Fuel Price Comes Down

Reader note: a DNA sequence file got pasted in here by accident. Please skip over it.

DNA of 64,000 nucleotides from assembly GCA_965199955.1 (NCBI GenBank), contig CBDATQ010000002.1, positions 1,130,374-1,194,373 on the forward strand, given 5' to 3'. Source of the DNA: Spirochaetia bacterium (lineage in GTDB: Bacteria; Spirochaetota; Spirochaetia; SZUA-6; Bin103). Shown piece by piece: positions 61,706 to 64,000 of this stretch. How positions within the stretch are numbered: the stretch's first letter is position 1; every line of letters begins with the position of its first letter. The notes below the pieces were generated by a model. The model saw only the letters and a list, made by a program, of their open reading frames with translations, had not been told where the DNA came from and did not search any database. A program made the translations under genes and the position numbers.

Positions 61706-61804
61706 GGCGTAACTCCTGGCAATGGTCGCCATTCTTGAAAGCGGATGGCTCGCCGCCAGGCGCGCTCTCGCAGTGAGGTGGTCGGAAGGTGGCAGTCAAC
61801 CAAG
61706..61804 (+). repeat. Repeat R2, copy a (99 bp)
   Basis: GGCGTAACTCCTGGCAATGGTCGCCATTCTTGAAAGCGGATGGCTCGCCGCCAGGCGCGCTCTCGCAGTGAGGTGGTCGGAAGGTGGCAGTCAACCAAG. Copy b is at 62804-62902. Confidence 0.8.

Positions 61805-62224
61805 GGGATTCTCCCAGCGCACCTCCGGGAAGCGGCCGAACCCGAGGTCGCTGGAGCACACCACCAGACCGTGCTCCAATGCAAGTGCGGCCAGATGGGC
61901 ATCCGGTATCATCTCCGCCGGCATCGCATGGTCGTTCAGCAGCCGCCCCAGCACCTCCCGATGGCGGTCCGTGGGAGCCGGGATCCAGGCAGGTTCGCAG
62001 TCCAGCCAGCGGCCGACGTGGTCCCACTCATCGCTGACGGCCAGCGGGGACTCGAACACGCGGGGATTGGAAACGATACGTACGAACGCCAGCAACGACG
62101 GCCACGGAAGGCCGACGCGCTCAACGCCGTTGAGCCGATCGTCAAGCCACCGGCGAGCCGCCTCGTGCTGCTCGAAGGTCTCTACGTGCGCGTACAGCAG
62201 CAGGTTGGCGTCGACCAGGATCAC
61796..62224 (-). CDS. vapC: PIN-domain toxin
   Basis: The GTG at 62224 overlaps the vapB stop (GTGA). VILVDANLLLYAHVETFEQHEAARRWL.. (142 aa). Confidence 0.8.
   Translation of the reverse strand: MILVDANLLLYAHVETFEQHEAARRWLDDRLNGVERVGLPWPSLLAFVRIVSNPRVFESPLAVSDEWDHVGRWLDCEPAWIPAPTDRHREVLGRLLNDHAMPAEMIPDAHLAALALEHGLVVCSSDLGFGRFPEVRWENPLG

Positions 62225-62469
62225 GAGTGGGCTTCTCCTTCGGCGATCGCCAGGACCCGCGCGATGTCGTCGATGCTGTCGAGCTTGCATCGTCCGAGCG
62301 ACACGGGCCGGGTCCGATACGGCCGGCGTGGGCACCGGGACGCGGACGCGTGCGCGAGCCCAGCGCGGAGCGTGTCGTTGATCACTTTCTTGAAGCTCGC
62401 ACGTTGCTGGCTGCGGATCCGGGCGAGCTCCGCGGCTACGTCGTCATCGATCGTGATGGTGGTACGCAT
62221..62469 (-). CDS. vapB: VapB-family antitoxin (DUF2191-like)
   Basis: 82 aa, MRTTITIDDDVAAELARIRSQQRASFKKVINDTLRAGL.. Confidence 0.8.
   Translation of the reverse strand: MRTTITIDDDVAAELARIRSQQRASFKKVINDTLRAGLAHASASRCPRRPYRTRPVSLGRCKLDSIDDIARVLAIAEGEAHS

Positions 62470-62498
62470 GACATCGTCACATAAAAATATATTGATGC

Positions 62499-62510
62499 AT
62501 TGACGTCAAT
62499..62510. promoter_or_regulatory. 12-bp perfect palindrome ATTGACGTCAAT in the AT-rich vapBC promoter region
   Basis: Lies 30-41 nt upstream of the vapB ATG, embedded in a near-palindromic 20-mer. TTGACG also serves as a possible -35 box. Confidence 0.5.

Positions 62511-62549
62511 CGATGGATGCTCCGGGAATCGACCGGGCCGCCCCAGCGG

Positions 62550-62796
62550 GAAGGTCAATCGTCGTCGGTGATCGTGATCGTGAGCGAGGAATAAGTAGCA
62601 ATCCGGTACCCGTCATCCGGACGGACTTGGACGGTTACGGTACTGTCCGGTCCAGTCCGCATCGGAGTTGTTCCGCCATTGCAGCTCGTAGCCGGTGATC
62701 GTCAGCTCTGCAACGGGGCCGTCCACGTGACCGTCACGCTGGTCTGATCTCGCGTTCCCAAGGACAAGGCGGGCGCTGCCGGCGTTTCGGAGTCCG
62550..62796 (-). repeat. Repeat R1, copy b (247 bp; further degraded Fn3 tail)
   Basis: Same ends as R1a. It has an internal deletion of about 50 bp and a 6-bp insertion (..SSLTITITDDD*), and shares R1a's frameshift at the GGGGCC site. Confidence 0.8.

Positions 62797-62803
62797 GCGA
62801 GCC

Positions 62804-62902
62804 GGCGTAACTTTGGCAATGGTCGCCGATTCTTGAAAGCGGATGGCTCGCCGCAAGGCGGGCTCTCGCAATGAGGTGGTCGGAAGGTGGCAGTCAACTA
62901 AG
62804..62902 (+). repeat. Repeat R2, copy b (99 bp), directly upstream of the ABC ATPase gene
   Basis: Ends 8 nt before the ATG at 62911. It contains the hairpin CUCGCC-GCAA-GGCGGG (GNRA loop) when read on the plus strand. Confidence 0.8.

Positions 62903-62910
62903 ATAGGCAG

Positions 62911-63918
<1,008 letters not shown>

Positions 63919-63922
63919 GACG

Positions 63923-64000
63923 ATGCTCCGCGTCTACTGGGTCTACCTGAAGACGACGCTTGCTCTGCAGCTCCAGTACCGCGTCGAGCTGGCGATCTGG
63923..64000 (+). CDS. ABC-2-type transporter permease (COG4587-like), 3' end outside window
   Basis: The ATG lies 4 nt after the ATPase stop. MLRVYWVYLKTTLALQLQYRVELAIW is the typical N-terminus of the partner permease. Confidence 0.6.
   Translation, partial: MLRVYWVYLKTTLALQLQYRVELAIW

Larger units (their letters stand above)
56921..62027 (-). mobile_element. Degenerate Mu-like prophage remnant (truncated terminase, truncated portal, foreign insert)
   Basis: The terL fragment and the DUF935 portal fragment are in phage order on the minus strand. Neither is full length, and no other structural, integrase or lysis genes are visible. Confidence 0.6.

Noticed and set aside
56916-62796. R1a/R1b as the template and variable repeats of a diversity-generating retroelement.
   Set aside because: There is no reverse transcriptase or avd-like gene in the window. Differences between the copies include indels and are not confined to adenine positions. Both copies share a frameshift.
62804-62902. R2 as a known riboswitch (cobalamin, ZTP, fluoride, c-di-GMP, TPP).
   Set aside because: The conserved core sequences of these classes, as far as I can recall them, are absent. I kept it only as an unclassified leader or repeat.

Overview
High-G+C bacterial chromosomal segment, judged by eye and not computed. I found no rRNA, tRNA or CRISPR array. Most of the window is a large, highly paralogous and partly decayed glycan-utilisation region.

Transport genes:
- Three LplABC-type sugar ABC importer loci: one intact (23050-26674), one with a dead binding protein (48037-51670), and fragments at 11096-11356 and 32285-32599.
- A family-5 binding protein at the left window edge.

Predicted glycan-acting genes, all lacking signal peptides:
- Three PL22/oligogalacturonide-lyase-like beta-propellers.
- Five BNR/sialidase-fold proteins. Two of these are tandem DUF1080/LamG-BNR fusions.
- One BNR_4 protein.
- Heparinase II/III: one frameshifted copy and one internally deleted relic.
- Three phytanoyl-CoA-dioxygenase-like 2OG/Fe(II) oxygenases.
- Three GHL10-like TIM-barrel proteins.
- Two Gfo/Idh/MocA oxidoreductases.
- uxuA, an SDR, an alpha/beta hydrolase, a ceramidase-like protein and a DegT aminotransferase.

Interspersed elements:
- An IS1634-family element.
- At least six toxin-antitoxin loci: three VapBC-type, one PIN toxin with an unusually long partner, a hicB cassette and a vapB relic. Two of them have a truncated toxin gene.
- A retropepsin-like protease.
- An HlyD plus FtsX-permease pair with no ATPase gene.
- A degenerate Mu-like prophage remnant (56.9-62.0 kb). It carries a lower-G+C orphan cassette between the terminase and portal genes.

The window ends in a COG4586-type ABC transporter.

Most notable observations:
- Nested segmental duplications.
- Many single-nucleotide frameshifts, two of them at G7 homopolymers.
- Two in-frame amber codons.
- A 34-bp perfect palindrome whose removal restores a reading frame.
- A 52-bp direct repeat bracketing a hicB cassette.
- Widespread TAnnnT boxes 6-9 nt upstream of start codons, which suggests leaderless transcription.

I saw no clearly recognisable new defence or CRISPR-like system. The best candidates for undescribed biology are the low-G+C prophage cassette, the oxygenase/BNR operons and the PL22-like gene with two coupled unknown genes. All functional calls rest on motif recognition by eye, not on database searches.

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By Petronella Sibeene WINDHOEK Motorists will receive an unexpected bonanza in the form of a decrease in the fuel price by N$0.26 cents a litre from next week. This good news was announced by the Ministry of Mines and Energy yesterday, after much speculation based on global trends in the price of crude fuel. The new price comes into effect from Wednesday next week. Mines and Energy Minister, Erkki Nghimtina, announced the price drop in a statement yesterday. This is the first fuel decrease after a series of increases this year. On 18 January 2006, the ministry hiked fuel prices for the first time this year by 16 cents per litre and by August 2006, fuel costs had risen to 50 cents per litre. The increases were necessitated by the international crude oil prices that had reached a record high, ranging from US$75 to US$78 per barrel due to the violence in the Middle East involving mainly Israel and the Hezbollah. Other factors such as the unrest in the oil-producing delta region in Nigeria, and others, also contributed to the series of fuel increases. Yesterday, Nghimtina announced the Namibian fuel pump price decrease was necessitated by the Namibian dollar appreciation against the US dollar, the decrease in the international crude oil prices and the over-recovery experienced in the local market. Based on that, the minister said, both 93 Octane Lead Replacement Petrol (LRP) and 95 Octane Unleaded Petrol (ULP) prices will decrease by 26 cents per litre while diesel will drop by 33 cents per litre. In Walvis Bay, where fuel prices are always better compared to other towns across the country, 93 LRP will cost N$6.16 from N$6.44, while 95 ULP will cost N$6.18 per litre from N$6.42. Diesel currently selling at N$6.50 will go for N$6.17. “Pump prices at various inland destinations countrywide will also be changed accordingly,” he said. This fuel price decrease will take effect at 00h01 on Wednesday 18 October. The minister further explained that during August 2006, the average Namibian dollar to US dollar exchange rate strengthened slightly. Coupled with the fall in crude oil prices from over N$78 to below US$60 per barrel, this had a positive effect on the unit over-recovery, which led to the stabilizing fuel price in the local market. Nghimtina however cautioned that the favourable average exchange rate and the softening of international crude prices could be short-lived as the US dollar started strengthening against the local currency in September through to the current month. The minister also revealed that members of the Organization of Petroleum Exporting Countries (OPEC) are envisaging curtailing their crude output to reduce stock build-up in a bid to revive the falling crude oil prices and a weakened demand brought about by persistently high crude prices in the previous quarter of 2006. Portfolio Manager for RMB Asset Management Namibia, Martin Mwinga, explained that the reduction in the petrol price would bring relief to consumers through additional income that they could save on petrol, and to use that extra income to service their debts or spend more in the economy. This will inevitably contribute to expansion from the expenditure side of the economy. Moreover, the lower income group who use the services of taxis and buses will save, once taxi fares come down. Big sectors such as fishing, tourism and retailing will benefit from the reduction – as higher petrol prices curtailed their production and operating activities. “The government is also a major consumer of petrol and a reduction will help reduce the petrol expense bill of government. The reduction will also lessen pressure on inflation. Overall, the reduction comes at the right time when consumers are under pressure,” he said. The rising interest rate however, with the expected increase of 50 basis points (0.5%) by today, will spoil the party, as the savings that consumers make on reduced petrol prices, will be wiped out, and which interest rate will increase the costs of home- and other loans. Nevertheless, Mwinga believes the economy will be better off with a lower petrol price and low inflation. The rise in the interest rate is intended to keep inflation low and stable and thus the rise in the interest rate and reduction in petrol price should benefit consumers in the long-term, although the interest rate might have a negative effect in the short term.